This large gift for the foundation of a park system, though the most marked individual instance of Mr. Nichol's generosity, by no means represents the limit of his beneficences. No citizen of Morgan County-if, indeed, in the State-has more closely endeared himself to hundreds of children by his innumerable acts of kindness. A great lover of the young, and especially affectionate and sympathetic where the children of poor parents are concerned. Mr. Nichols has taken no pleasure trips in many years without being accompanied by young children, that he might gain added pleasure from their rare enjoyment. During the past ten or twelve years he has visited Alaska, the Yellowstone Park, the Yosemite Valley, the Grand Canyon of the Colorado, Old Mexico, the Mammoth Cave of Kentucky, the city of Galveston, Niagara Falls and various other points of unusual interest, both in the East and the West; and on each of these trips he has been accompanied, invariably, by two or more children, all of whose expenses he has borne personally. During the Louisiana Purchase Exposition in 1904, he took three small parties of children to that great exhibit, bearing all expenses, on one occasion taking with him, in a special train, a party of 408, mostly school children. In making up this party he announced that he wanted every poor child in Jacksonville between the ages of eleven and fifteen years to go with him, and probably all coming within that class enjoyed that memorable visit to the great fair. During the past five years he has made it a rule to visit the poor authorities and the public school authorities, for advice as to children who might otherwise be overlooked at the Christmas season, and in this manner has endeavored to see that every poor child of Jacksonville shall have an appropriate Christmas present.

Mr. Nichols is a member of Matt Starr Post No. 738, G.A.R., and in Masonry is identified with Harmony Lodge, No. 3, A.F.&A.M., Jacksonville Chapter, No. 3, R.A.M.; and Hospitaler Commandery, No. 31, K.T. He was married December 30, 1873, to Helen M. Storrs, a native of Holliston, Mass., who died January 15, 1887.

That Mr. Nichols has inherited many of the unselfish and noble traits of character which were so conspicuous in his father is evident from the record of his career of usefulness and well-doing. Earnest in his religion, he has not been content to identify himself alone with the work of the church of which he is a member, but has endeavored to be of practical usefulness in carrying the message of love and brotherly kindness to those whose locations, remote from the scene of regular Sunday services, have made them intensely appreciative of his efforts. He has filled many pulpits, in the country and small towns, principally in Morgan County, in churches where no regular pastors have been maintained, and in many other ways has made his influence for good felt in the community. He modestly refuses to disclose the facts pertaining to many of his charitable acts, but it is believed by many of his friends that he has partially, and in many cases wholly, paid the educational expenses of not less than fifty young persons. He is a man among men, and a child among children. Throughout his career, though diligent in business, he seems to have been guided by a paramount desire to make his life useful to others. His liberality has been more than liberality, in the common acceptance of the term; he has been self-sacrificing in his contributions to all worthy causes of benevolence. The unstinted appreciation shown by the people of Jacksonville for a life thus far so radiant with intelligent benevolence, so thoroughly alive with kindly energy-a life at once human, Christian, gracious, manly and true-affords a living testimonial to his worth.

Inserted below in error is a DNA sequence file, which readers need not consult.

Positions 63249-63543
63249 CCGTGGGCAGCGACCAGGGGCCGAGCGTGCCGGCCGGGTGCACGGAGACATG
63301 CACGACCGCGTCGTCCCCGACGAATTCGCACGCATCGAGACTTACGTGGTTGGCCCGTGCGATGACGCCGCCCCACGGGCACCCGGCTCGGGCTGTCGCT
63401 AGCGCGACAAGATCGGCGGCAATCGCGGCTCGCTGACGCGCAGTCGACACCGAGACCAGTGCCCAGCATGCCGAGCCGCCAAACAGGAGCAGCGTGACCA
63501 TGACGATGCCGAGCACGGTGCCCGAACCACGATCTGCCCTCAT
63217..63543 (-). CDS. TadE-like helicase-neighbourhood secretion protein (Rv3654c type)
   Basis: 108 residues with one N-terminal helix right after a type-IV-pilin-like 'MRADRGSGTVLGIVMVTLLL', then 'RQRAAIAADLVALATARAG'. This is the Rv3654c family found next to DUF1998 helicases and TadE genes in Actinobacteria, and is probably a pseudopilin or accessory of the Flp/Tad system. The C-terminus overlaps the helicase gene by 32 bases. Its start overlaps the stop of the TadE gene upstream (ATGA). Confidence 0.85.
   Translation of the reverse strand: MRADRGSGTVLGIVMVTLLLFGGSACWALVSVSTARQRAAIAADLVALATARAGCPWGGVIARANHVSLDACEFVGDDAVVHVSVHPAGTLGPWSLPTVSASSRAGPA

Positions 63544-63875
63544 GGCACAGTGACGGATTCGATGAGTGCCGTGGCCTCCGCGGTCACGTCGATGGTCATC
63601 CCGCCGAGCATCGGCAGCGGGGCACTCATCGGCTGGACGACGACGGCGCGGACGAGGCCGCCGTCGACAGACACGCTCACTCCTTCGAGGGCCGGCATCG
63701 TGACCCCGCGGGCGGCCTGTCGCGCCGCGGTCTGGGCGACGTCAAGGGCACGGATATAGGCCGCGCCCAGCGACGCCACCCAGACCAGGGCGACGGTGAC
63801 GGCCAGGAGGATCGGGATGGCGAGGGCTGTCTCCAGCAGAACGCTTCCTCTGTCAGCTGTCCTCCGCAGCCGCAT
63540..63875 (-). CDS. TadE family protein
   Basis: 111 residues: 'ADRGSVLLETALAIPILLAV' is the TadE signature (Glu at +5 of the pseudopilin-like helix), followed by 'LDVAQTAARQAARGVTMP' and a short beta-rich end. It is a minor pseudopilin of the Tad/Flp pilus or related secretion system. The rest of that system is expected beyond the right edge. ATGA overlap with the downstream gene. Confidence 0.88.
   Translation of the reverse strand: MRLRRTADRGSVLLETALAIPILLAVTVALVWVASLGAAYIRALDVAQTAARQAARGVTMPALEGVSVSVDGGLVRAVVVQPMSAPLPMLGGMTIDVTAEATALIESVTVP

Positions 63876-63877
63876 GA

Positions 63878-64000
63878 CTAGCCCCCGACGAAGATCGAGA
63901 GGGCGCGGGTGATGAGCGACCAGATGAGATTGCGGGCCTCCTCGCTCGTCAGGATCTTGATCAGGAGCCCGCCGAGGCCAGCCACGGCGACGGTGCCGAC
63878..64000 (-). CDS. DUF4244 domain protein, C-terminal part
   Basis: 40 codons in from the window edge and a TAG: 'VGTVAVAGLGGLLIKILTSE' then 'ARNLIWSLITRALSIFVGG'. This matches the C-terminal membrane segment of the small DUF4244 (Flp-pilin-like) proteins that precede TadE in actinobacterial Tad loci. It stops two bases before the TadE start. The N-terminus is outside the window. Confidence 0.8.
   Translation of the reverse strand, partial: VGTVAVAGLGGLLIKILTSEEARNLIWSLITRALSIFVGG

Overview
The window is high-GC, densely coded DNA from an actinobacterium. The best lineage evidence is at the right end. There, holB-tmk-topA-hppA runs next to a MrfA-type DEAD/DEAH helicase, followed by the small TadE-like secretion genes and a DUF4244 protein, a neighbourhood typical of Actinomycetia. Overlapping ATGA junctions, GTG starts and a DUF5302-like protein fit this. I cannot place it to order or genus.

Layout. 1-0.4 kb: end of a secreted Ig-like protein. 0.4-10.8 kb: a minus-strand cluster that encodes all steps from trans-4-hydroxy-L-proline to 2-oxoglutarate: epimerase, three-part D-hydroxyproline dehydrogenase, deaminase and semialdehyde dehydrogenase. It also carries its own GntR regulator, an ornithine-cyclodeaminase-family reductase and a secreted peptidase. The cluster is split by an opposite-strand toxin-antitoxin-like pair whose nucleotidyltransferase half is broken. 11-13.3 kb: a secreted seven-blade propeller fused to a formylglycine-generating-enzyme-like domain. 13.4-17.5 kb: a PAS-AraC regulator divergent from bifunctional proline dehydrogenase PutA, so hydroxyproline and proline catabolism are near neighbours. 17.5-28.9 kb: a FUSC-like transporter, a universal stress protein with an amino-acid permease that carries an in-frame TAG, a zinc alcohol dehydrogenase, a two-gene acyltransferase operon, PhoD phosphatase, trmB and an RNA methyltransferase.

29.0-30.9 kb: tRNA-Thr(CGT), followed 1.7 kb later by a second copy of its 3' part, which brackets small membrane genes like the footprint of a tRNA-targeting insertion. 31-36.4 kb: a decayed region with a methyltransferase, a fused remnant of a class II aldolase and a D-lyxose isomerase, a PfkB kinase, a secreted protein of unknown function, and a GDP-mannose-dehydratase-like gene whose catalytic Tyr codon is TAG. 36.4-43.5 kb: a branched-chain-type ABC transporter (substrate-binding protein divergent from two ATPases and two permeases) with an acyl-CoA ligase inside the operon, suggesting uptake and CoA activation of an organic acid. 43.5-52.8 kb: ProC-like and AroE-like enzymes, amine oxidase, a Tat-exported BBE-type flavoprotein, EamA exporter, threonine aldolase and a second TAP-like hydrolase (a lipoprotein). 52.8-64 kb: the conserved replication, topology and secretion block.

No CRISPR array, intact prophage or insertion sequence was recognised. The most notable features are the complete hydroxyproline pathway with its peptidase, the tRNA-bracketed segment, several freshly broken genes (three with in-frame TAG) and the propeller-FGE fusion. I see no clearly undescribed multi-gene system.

NORBURY, Frank Parsons, A. M., M. D. , of Jacksonville, Ill., one of the most prominent and successful physicians of Morgan County, was born in Beardstown, Ill., August 5, 1863, the son of Charles Joseph and Elizabeth P. (Spence) Norbury, the former a native of Philadelphia, Pa., where he was born May 27, 1812, and the latter born in the vicinity of Springfield, Tenn., September 17, 1822. The ancestry of Dr. Norbury is traceable in America for several generations, and, more remotely, to English origin. The founder of the family in this country was Peter Norbury, who, in 1686, accompanied by his brothers, John and Joseph, came from England with William Penn, and settled near Chester, Pa. His son, Jacob Norbury, was born in Pennsylvania. Jacob's son, Joseph, was born near Cape May, New Jersey. Joseph's son, Heath, was a native of York, Pa., and Heath's son, Joseph Britt, was born in Northumberland in the same State. He married Rebecca Frick and their union resulted in the birth of Charles Joseph, the father of Dr. Frank P. Norbury. All of the above-named members of the Norbury family were Quakers, save Joseph Britt, who had renounced that faith and become a Reformed Lutheran. Heath Norbury, Dr. Norbury's great-grandfather, had charge of the hospital service of the Continental Army, near Valley Forge, toward the close of the Revolutionary War. Through that conflict, except for this short period, he served in the ranks. His son, Joseph Britt, was a Captain in the War of 1812, and subsequently a member of the Pennsylvania Legislature. He was an attorney and for some time held a commission as Prothonotary in Philadelphia. Joseph Britt Norbury was named after an uncle, Joseph Britt, who served with the Colonial troops before the Revolution, afterward became a Major in the regular army, and took part in the campaigns around Detroit, Fort Wayne, and Vincennes.